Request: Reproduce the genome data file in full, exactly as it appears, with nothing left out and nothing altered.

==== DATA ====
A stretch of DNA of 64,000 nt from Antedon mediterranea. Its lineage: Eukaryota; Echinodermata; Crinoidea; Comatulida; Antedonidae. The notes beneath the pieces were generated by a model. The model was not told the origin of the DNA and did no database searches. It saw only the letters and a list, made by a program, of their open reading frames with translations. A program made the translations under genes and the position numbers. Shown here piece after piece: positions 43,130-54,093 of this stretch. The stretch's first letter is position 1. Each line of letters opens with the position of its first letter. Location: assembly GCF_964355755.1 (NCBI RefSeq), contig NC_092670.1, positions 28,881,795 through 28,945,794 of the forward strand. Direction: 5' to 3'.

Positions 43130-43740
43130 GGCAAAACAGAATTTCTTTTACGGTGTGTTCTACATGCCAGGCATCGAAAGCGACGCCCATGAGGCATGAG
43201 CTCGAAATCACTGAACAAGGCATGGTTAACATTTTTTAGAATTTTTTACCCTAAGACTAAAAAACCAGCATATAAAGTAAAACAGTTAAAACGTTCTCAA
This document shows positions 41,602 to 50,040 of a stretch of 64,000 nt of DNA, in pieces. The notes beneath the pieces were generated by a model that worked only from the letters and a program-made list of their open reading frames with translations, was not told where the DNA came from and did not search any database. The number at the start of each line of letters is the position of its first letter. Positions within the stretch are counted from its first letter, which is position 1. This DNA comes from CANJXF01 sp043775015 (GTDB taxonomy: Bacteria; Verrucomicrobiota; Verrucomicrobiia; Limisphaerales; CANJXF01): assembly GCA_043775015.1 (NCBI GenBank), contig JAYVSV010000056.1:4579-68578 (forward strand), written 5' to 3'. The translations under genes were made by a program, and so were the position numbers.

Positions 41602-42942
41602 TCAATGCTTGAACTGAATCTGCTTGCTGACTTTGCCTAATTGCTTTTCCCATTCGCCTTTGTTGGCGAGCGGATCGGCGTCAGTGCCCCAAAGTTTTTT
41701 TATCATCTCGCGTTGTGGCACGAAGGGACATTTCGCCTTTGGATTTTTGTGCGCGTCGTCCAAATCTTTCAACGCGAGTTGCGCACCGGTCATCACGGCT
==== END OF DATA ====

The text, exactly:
A stretch of DNA of 64,000 nt from Antedon mediterranea. Its lineage: Eukaryota; Echinodermata; Crinoidea; Comatulida; Antedonidae. The notes beneath the pieces were generated by a model. The model was not told the origin of the DNA and did no database searches. It saw only the letters and a list, made by a program, of their open reading frames with translations. A program made the translations under genes and the position numbers. Shown here piece after piece: positions 43,130-54,093 of this stretch. The stretch's first letter is position 1. Each line of letters opens with the position of its first letter. Location: assembly GCF_964355755.1 (NCBI RefSeq), contig NC_092670.1, positions 28,881,795 through 28,945,794 of the forward strand. Direction: 5' to 3'.

Positions 43130-43740
43130 GGCAAAACAGAATTTCTTTTACGGTGTGTTCTACATGCCAGGCATCGAAAGCGACGCCCATGAGGCATGAG
43201 CTCGAAATCACTGAACAAGGCATGGTTAACATTTTTTAGAATTTTTTACCCTAAGACTAAAAAACCAGCATATAAAGTAAAACAGTTAAAACGTTCTCAA
This document shows positions 41,602 to 50,040 of a stretch of 64,000 nt of DNA, in pieces. The notes beneath the pieces were generated by a model that worked only from the letters and a program-made list of their open reading frames with translations, was not told where the DNA came from and did not search any database. The number at the start of each line of letters is the position of its first letter. Positions within the stretch are counted from its first letter, which is position 1. This DNA comes from CANJXF01 sp043775015 (GTDB taxonomy: Bacteria; Verrucomicrobiota; Verrucomicrobiia; Limisphaerales; CANJXF01): assembly GCA_043775015.1 (NCBI GenBank), contig JAYVSV010000056.1:4579-68578 (forward strand), written 5' to 3'. The translations under genes were made by a program, and so were the position numbers.

Positions 41602-42942
41602 TCAATGCTTGAACTGAATCTGCTTGCTGACTTTGCCTAATTGCTTTTCCCATTCGCCTTTGTTGGCGAGCGGATCGGCGTCAGTGCCCCAAAGTTTTTT
41701 TATCATCTCGCGTTGTGGCACGAAGGGACATTTCGCCTTTGGATTTTTGTGCGCGTCGTCCAAATCTTTCAACGCGAGTTGCGCACCGGTCATCACGGCT